Intai Watch 2020

Hakuho’s shock admission that he plans to retire this year has put the sumo world on notice that change is coming. Obviously, the date for Hakuho’s retirement is likely in the latter half of the year but a massive question mark remains. With his and Kakuryu’s kyujo, dates for both announcements may be soon.

There are also several big name retirement ceremonies on the docket this year.


Takekaze’s intai celebration will take place at Kokugikan, next Saturday, Feb. 1. We should all get used to his elder name: Oshiogawa (押尾川). Below is the announcement from his official Twitter profile. If you’ll be in Tokyo next week there are only a few seats left in the A and B rings of the upper level!


Uncle Sumo’s storied career came to an end in Nagoya last year. Versatility was his virtue, having won using some 46 kimarite. He was well adapted to win using both yotsu and oshi styles…though late in his career he became quite fond of the henka. Now known as Ajigawa-oyakata (安治川), you can go watch his retirement ceremony on October 4. Some seating has sold out but you can get lower level MASU boxes in the B and C rings, as well as A, B, and C rings of the second level.


Yoshikaze followed Aminishiki off the dohyo the following tournament after falling into Juryo. However, he’s getting his haircut one day earlier, on October 3 at Kokugikan. Tickets have not yet gone on sale but that is expected to happen around Feb. 2.

The berserker’s wild, aggressive style was still quite successful in the lower ranks of the maegashira so his kyujo and subsequent retirement appeared to be quite sudden compared to the longer slides we have seen. We look forward to seeing the deshi Nakamura-oyakata (中村) produces.

Aki Day 6 Preview

Aki Post Banner

I am in attendance on Day 6 of the Aki Basho, so here I am to tell you what I’m going to be looking for when the men in the top division set foot on the dohyo. If any of our readers are also in the building, come say hi! You can probably find me in a Tachiai t-shirt.

As Herouth related earlier, Yoshikaze’s retirement is now official. On a personal level I am sad not to see him take the dohyo again. Seeing him in person was always a great opportunity to tell a friend or a new sumo fan, “watch this” whenever he prepared for the tachiai. His head-first, fearless style of sumo when he was at his best was a joy to behold. In some ways he was very unique. Here’s wishing him the best in retirement, and I’ll look forward to trying to track down “Mr. Feisty” at Kokugikan some day in a blue jacket for a handshake. Of course, by then we’ll have to call him “Feisty oyakata.”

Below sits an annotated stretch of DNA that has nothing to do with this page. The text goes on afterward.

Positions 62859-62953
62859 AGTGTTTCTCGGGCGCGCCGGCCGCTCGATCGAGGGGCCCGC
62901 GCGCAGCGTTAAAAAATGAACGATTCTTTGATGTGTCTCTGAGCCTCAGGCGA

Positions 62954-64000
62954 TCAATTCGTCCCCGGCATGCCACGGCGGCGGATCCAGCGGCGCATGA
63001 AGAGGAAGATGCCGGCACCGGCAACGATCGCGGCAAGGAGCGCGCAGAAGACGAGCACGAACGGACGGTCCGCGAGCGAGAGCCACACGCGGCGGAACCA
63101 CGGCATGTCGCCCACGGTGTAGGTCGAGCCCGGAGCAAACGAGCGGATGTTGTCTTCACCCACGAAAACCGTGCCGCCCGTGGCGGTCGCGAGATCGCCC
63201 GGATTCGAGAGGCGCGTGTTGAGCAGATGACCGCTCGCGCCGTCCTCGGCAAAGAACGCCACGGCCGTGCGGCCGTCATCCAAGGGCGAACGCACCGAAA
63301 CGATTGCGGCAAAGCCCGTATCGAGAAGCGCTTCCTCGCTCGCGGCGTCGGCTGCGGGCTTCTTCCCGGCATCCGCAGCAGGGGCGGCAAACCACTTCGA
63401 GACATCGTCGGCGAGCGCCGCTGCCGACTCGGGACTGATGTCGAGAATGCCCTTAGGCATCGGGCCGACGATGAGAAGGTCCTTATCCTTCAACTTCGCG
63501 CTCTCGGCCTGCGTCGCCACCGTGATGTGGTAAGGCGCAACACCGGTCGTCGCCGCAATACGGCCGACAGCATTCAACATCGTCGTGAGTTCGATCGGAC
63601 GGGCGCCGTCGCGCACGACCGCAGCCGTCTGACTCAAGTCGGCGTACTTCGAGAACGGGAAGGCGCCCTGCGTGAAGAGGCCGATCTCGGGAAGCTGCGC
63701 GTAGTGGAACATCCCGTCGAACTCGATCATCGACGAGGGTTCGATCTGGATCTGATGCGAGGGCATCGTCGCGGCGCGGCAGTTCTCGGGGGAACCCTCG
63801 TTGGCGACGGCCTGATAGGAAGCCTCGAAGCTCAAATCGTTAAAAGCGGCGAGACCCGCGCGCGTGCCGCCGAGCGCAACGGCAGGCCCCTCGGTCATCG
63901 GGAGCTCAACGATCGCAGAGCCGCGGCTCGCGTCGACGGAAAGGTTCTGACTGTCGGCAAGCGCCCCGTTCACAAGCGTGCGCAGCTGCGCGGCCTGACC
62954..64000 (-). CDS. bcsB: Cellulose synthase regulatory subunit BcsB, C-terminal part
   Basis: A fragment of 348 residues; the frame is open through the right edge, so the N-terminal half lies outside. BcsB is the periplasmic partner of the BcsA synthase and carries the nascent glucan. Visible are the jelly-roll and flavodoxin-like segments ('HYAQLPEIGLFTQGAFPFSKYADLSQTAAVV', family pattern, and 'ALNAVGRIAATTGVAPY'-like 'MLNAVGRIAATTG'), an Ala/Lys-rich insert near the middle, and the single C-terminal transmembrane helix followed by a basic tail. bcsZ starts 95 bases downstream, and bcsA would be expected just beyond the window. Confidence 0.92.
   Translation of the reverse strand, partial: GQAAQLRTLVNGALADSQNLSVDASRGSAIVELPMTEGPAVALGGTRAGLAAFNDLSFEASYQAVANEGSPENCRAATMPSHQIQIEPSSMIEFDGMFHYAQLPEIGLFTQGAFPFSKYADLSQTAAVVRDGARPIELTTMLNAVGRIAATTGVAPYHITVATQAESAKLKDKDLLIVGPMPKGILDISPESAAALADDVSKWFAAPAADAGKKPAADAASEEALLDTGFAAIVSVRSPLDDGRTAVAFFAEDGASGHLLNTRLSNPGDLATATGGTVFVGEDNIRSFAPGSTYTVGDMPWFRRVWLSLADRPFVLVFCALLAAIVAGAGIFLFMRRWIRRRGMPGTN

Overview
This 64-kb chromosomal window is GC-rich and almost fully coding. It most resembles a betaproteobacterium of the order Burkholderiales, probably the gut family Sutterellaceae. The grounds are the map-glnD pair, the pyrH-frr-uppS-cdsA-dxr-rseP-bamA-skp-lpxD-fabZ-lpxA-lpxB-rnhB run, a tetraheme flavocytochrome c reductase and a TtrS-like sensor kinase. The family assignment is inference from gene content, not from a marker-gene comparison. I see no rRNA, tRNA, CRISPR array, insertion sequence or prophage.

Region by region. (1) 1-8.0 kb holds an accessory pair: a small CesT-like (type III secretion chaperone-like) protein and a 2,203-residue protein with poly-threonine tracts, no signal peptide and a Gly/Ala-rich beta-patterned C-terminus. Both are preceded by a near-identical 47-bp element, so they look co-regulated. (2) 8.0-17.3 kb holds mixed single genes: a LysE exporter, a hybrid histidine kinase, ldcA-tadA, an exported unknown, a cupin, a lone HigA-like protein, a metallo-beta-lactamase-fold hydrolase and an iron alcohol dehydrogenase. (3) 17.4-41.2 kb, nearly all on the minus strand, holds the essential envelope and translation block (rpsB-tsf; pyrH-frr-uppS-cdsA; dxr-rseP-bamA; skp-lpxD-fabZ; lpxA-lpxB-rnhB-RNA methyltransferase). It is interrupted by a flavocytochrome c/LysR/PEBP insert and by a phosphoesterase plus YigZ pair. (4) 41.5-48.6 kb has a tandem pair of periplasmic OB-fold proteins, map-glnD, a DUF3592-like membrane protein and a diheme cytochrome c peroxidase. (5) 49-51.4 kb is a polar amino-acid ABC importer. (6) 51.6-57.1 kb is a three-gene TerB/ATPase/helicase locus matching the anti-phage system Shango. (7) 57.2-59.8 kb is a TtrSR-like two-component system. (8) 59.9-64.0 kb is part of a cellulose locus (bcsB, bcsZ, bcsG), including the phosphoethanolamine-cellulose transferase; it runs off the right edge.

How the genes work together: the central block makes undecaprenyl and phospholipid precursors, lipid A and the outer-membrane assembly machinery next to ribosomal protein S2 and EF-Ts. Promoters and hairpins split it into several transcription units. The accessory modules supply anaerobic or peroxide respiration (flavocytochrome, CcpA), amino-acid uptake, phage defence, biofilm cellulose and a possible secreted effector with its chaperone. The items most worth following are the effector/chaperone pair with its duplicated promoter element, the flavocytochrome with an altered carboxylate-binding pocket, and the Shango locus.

What We’re Watching on Day 6

Yutakayama vs Takanosho – Takanosho comes up from Juryo, where he’s been having a fine (4-1) tournament to make up the numbers after Ichinojo’s kyujo announcement unbalanced the torikumi. It’s a good opportunity for him to test his mettle against top division opposition again, as we’ll likely see him at this level in the next basho should he continue his good form. Yutakayama will sleep well tonight after Day 5’s epic with Kagayaki. I’d look for him to establish his pushing-thrusting style early and overwhelm Takanosho.

Ishiura vs Tochiozan – While I’ve never minded the henkas, I’ve always preferred Ishiura’s sumo moving forward because he is an incredibly strong, compact machine when he wants to be. Tochiozan is a wily opponent but I’d still expect Ishiura to get in low from the tachiai and try and establish an inside position, possibly with a hand on the front of Tochiozan’s mawashi to try and drive him out. Their all time rivalry is split 2-2.

Takagenji vs Toyonoshima – I actually would posit that Toyonoshima is in okay condition, he just doesn’t really have the power to go up against some of these really strong, much younger and powerful rikishi. He has trouble moving people, and I think that will be a problem against Takagenji. If you throw out fusen-sho, Takagenji trails Toyonoshima 3-2 over their lifetime matchups but if he loses this one I think it’s because he beats himself (which can’t be ruled out).

Azumaryu vs Nishikigi – The wheels have come off in the last few days for both of these guys, so both will be looking for a win here to right the ship. Nishikigi has a 3-2 edge in this and will be the favourite having displayed better sumo (even in this basho) and operated at a higher level, though his grappling style may play into Azumaryu’s hands.

Shohozan vs Tsurugisho – This is a first time matchup, which is always exciting! Shohozan rolled back the clock and looked like an animal on Day 5, which I loved. I’ll be curious to see if another all-action melee is on the cards, because if you’re not used to his style of sumo, it has to be a bit shocking the first time you face it.